There’s a certain beauty in the harmonizing of many voices together to the tune and beat of one unitary song. I saw it from beginning to end when I attended Good Noise Vancouver Gospel Choir’s last concert performance of Soul Gospel.
Beginning with two songs by Kirk Franklin and proceeding with well-known tunes such as, “Have a Talk with God” by Stevie Wonder, Good Noise Vancouver Gospel Choir ensured their first set of the night dazzled. Artistic director, Gail Suderman was on the piano and she provided excellent commentary for each song performed and made note to all the audience members that everyone should feel free to dance, sing along, or clap whenever they felt “the Spirit moving”. The choir members themselves embodied this suggestion. Some of the women would be raising their hands, others would be grooving their hips, and no one was afraid to be looking out of place.
In fact, while most choirs have a specific order by height for which members are supposed to stand on the risers, this is not the case for Good Noise. Regardless of height, age, or ethnicity, the order looked randomized. Each individual choir member brought their own flavor to the collective performance and given that this concert was about soul gospel, I definitely appreciated the special energy in the room that was created from the get-go.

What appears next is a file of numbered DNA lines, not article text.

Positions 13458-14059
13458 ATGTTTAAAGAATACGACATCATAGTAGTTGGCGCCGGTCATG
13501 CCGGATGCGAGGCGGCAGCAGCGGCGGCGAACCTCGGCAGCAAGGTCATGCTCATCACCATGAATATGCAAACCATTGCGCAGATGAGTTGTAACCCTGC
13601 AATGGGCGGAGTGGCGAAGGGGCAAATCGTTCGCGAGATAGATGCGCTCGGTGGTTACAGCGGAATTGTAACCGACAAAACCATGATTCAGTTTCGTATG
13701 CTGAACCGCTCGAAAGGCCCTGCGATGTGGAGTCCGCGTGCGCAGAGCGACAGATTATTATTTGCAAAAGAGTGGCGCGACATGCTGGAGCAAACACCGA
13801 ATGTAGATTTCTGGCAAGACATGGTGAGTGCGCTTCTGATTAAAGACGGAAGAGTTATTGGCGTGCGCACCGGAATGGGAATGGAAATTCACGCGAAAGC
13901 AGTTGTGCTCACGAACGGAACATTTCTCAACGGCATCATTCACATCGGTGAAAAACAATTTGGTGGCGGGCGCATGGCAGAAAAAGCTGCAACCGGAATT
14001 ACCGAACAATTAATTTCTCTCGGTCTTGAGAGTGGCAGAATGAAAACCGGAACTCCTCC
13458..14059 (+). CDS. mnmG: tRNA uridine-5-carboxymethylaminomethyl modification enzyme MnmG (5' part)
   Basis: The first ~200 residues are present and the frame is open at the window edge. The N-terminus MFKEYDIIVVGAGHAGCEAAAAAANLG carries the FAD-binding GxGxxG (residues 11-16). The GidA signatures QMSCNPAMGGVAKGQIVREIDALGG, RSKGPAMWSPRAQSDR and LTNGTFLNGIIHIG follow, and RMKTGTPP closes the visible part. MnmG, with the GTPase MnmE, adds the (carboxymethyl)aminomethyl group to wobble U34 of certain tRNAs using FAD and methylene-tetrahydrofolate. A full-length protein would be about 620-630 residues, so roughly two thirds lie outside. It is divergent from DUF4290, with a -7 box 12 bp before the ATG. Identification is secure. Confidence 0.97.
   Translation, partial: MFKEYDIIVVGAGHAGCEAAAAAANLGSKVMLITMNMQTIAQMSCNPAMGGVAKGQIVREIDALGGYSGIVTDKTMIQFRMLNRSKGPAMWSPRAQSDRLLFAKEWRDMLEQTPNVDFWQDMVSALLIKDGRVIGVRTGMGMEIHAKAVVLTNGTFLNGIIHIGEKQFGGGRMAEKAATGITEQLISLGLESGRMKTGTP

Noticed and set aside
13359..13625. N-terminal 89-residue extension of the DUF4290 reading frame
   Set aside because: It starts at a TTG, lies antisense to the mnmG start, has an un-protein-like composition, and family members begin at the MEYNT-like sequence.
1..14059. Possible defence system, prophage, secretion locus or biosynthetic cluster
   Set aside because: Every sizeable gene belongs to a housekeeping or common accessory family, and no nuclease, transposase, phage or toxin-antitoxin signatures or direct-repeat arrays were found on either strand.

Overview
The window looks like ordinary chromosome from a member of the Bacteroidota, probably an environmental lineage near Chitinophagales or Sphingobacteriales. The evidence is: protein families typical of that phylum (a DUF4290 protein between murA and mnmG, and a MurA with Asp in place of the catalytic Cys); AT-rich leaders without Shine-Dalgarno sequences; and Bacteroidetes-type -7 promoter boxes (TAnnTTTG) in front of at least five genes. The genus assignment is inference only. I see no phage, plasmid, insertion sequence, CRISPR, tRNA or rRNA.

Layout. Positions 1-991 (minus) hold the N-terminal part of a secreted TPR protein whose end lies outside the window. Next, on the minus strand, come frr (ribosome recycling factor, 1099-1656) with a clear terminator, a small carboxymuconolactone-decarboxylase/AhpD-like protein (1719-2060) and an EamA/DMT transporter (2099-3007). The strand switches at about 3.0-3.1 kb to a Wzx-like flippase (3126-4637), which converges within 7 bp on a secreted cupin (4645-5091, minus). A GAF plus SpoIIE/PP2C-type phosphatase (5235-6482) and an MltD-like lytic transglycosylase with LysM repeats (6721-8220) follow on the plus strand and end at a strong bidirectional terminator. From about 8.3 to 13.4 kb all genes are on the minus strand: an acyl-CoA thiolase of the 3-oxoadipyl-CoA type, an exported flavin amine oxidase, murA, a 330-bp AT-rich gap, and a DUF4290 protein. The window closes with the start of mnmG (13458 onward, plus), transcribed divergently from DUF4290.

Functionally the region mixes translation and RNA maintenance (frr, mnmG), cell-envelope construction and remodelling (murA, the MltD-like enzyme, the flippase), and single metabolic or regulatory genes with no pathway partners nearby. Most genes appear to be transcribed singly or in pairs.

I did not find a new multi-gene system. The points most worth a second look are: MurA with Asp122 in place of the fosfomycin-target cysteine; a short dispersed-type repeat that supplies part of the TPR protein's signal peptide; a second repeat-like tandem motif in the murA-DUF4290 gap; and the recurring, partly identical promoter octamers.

After the first set, White Rock Children’s Choir took the stage and performed 4 songs. The last one, “Dubula”, was a notable one because of the unique tune it carried and its origin all the way from South Africa. During the short intermission, I took a careful look around Christ Church Cathedral where the concert was being held and marveled at the beautiful stained glass of the building. Given that the Cathedral is currently under construction and completely boarded up from the outside, it was easy for me to second guess whether or not I was at the right location for the concert. Luckily, helpful ushers were ready to direct any confused passerby.
The guest artist for the night was Dawn Pemberton. Pemberton is a soul-jazz vocalist who recently released her debut album, Say Somethin. Having grown up in Vancouver, she studied voice and piano as a youth, then pursued a Bachelors in Jazz Studies at Capilano University. From her solo set, my favorite had to be the song, “Shine” by John Stephens because the entire audience was invited to sing with her during the chorus. Wrapping up the solo set, Pemberton did another with Good Noise. The final set of the entire night brought together Pemberton, Good Noise, White Rock, and the audience.
As I mentioned, there is a certain beauty when a multitude of voices are unified in the singing of one song. There is great power and strength exuded, enough to give me chills. Soul Gospel reminded me of how much I love choir music and the appreciation I feel for those singers who can joyfully fulfill a small part without pushing to be noticed in the entire whole.
Written By Christine Kim